Your feedback is important to us!
We invite all our readers to share with us their views and comments about this article.
Disclaimer: Comments submitted by third parties on this site are the sole responsibility of the individual(s) whose content is submitted. The Daily Star accepts no responsibility for the content of comment(s), including, without limitation, any error, omission or inaccuracy therein. Please note that your email address will NOT appear on the site.
Alert: If you are facing problems with posting comments, please note that you must verify your email with Disqus prior to posting a comment. follow this link to make sure your account meets the requirements. (http://bit.ly/vDisqus)
The International Monetary Fund has resurrected an old technique – commonly used in the 1980s during the Latin American debt crisis – that would allow Greece to avoid a payment default next month on debt owed to European creditors.Europe and the IMF have been unable to reconcile two views of Greece's debt sustainability, with the two sides' differences spilling over into the public domain. For the IMF, meaningful debt reduction is critical for generating the confidence and credibility needed to break Greece out of a prolonged period of impoverishment.For those of us who have been following the Greek economic tragedy for many years, much of the European view continues to defy economic logic – and for a simple reason: European politicians worry about the domestic political consequences of granting Greece debt relief, especially ahead of Germany's federal election in September.With Europe and the IMF failing to agree, Greece has been robbed of the additional funding it needs to clear domestic arrears and meet its rather large external debt-service payments in July.The IMF refrains from actually disbursing its own loans, pending a more satisfactory outcome on overall financing assurances (in this case, proper debt relief for Greece).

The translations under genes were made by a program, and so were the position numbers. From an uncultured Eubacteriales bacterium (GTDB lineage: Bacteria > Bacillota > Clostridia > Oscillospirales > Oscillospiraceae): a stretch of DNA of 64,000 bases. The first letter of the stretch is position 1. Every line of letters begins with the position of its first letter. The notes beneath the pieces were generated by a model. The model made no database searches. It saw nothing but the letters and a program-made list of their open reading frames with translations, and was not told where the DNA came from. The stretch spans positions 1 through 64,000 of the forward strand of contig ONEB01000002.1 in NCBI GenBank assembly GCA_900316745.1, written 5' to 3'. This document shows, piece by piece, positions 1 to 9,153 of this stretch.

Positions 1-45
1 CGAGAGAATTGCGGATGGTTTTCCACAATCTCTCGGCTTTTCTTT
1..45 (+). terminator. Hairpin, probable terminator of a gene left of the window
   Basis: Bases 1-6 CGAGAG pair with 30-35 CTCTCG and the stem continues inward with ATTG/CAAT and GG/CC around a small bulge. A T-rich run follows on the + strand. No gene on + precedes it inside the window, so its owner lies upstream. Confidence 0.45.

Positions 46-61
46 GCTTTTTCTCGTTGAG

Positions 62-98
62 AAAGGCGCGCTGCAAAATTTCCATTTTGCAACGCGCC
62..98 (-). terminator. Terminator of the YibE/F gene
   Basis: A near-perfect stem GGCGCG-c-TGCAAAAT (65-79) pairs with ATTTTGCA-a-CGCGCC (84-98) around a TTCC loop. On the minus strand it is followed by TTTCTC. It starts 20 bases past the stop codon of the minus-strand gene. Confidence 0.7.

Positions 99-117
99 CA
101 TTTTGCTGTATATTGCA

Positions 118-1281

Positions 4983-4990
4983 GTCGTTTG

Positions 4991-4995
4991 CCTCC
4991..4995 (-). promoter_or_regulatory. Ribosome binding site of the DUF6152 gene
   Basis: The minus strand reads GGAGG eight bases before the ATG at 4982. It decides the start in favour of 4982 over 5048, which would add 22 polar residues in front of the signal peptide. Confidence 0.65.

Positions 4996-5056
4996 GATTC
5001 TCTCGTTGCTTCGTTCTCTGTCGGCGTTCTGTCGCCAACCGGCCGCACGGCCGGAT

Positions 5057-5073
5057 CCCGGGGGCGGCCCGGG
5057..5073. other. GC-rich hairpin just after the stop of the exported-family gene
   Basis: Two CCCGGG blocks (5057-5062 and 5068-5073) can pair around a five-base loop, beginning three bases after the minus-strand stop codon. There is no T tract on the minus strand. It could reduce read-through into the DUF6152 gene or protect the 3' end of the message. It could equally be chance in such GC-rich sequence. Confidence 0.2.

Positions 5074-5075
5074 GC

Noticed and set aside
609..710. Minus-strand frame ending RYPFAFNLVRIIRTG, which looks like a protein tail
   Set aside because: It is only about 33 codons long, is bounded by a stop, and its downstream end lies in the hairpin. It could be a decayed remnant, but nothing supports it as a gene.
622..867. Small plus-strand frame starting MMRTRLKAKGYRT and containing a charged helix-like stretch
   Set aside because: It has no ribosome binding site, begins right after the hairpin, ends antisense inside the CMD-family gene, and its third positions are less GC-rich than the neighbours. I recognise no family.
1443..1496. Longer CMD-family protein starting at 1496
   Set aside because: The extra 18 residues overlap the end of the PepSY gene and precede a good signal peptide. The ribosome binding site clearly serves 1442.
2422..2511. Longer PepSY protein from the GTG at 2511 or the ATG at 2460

Dialectic of global trade policy: A window of opportunity
Revamping Davos so it starts looking forward
Overestimating the European Union’s economy
FOLLOW THIS ARTICLE